Plus, bicycles are oddly liberating, especially when you consider that they’re basically a step up from walking, as far as “reliable ways one can usually get around” goes. The ability to zip along and cover ground so quickly gives me the same sense of freedom that being able to instantly change direction with my two feet gives me. This came clear for me this past weekend, when I was in Bristol, R.I. with some friends of mine. We decided to go biking along the Bristol bike path, and in a half an hour’s worth of peddling at a leisurely pace, we had gone from Bristol to Warren to Barrington, and done so along a lovely series of neighborhoods and Narragansett Bay. Now I know this is Rhode Island and I’ve tripped over shoes bigger than the state, but it was still pretty damn impressive to cross three towns, and do so in a “behind the scenes” manner that took us through wooded paths and neighborhoods rather than down a big strip of tar and traffic lights. I want to go back to this bike path next fall and travel along it while the weather is still good enough to bike without a winter coat.

So I end this with a request to anyone reading this: if we are near each other and you are motivated by a desire to get outside and go, find me and take me along for the trip. I want to walk and bike as much as possible, and doing so with company is preferrable to a solo flight in my book. Barring previous engagements, I will refuse to let go of any opportunity to get my feet on the ground or on the peddles and go exploring. If my blog post be my word, then consider this my pledge to go.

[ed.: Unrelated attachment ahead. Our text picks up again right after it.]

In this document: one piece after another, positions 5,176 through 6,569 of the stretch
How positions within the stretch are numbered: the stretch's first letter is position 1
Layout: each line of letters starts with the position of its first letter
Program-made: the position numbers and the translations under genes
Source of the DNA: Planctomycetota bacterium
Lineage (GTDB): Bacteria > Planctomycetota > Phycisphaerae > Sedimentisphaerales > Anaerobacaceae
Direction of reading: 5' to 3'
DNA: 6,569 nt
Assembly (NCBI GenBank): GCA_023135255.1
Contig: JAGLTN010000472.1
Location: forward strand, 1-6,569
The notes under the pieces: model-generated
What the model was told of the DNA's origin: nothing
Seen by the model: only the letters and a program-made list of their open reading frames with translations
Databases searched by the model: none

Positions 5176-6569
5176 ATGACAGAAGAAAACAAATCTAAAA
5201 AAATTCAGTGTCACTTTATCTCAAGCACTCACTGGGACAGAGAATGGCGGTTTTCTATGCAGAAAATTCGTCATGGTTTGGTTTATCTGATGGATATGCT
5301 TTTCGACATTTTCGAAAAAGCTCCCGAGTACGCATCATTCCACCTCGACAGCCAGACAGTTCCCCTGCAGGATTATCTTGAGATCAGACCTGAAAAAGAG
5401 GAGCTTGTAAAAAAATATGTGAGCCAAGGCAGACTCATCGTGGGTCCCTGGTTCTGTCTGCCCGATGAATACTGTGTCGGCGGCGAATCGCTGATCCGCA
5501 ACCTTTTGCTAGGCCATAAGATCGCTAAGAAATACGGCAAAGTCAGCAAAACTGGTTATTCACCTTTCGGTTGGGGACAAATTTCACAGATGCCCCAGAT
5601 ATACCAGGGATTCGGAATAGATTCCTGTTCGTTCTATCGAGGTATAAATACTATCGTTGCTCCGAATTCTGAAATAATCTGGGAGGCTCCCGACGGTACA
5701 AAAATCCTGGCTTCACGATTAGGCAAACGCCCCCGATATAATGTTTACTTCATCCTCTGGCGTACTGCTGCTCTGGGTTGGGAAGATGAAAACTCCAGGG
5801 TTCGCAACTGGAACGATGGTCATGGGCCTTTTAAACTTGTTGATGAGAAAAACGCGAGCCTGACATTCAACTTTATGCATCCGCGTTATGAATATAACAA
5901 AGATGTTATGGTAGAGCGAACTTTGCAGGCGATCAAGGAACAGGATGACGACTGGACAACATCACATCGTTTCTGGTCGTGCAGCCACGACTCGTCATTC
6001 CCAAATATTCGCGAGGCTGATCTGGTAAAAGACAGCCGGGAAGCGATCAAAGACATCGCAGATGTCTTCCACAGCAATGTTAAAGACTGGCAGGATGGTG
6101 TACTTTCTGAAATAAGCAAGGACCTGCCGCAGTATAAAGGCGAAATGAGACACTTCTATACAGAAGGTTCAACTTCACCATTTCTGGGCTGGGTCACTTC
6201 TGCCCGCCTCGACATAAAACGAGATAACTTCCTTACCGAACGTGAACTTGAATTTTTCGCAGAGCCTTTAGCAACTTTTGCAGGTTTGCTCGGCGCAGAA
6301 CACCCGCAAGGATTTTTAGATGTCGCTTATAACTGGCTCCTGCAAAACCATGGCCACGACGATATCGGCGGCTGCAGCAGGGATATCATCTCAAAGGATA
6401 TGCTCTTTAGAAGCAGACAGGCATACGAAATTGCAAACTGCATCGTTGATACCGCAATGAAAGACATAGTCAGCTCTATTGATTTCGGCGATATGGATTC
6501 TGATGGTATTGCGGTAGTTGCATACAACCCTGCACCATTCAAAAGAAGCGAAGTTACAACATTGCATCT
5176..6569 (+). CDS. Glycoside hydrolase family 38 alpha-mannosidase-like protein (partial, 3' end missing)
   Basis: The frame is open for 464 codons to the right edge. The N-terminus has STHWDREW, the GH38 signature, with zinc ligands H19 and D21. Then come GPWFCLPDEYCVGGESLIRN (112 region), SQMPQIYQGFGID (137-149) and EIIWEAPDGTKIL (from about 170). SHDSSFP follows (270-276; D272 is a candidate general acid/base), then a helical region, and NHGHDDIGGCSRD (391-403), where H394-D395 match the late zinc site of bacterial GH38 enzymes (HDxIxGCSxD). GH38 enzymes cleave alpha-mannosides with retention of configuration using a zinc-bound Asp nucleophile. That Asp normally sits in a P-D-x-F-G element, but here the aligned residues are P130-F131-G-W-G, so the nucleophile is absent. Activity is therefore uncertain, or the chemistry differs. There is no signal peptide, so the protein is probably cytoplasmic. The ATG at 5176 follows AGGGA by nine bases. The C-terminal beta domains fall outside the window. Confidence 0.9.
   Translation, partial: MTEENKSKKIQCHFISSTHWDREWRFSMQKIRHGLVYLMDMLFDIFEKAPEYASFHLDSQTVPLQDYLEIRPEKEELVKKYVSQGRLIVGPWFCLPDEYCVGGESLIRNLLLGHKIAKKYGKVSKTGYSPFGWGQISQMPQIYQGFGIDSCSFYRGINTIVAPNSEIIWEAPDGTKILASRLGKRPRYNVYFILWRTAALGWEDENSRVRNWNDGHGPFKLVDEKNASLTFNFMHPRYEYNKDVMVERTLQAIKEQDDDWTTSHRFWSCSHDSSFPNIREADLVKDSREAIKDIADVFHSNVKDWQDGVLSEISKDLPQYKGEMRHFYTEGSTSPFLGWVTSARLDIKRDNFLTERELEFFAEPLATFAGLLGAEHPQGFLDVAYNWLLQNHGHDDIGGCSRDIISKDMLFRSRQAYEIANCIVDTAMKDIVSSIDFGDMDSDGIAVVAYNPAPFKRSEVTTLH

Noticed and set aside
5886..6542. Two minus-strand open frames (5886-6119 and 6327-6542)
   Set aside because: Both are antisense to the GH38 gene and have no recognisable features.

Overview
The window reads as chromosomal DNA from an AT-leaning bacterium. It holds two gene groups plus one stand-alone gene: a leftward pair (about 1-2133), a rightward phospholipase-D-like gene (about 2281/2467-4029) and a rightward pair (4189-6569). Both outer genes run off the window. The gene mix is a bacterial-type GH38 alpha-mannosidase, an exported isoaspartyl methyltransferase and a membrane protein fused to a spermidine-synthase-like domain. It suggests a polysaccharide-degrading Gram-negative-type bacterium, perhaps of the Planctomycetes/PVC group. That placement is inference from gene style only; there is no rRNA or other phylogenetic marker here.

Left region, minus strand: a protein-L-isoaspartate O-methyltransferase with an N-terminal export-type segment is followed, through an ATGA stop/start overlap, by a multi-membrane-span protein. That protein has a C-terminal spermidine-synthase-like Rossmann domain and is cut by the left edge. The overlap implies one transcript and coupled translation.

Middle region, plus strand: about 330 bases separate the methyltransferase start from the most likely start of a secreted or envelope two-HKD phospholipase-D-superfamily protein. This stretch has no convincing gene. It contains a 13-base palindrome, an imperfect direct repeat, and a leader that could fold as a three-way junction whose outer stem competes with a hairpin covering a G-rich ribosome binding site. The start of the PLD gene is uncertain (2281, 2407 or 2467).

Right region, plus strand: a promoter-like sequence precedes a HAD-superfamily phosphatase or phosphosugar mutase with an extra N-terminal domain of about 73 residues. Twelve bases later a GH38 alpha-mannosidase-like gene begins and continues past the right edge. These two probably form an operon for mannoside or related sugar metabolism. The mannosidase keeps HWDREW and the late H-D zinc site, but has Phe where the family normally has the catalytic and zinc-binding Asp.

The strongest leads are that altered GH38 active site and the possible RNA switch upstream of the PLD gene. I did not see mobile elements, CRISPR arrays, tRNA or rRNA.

*Side note: This weekend, I had a conversation with my friend Steve in which we realized that every town, no matter how small, seems to have a restaurant specifically labeled “[Town X] House of  Pizza.” Having been through some truly tiny towns in the Midwest, I really can’t think of any where I didn’t at least see a pizza place bearing such a name. Okay, well, maybe not in Iowa, but I’m impressed when I see four walls standing together with a roof over them in Iowa. Anyway, I would love to know when this became a phenomenon, and why it’s always a “House of Pizza.”

P.S. I know that the title of this post isn’t exactly unique, and it leaves out half of what I discussed in this post, but I cite it with a very particular source in mind. That source is Hem’s “Pacific Street”, which is a very beautiful song that connects wanderlust to love in a very sad way. If you’re in a sad mood, listen to the song and wait for the lead vocalist to hold the note on “far” at the very end of the song. It will break your heart, and it will do so wonderfully.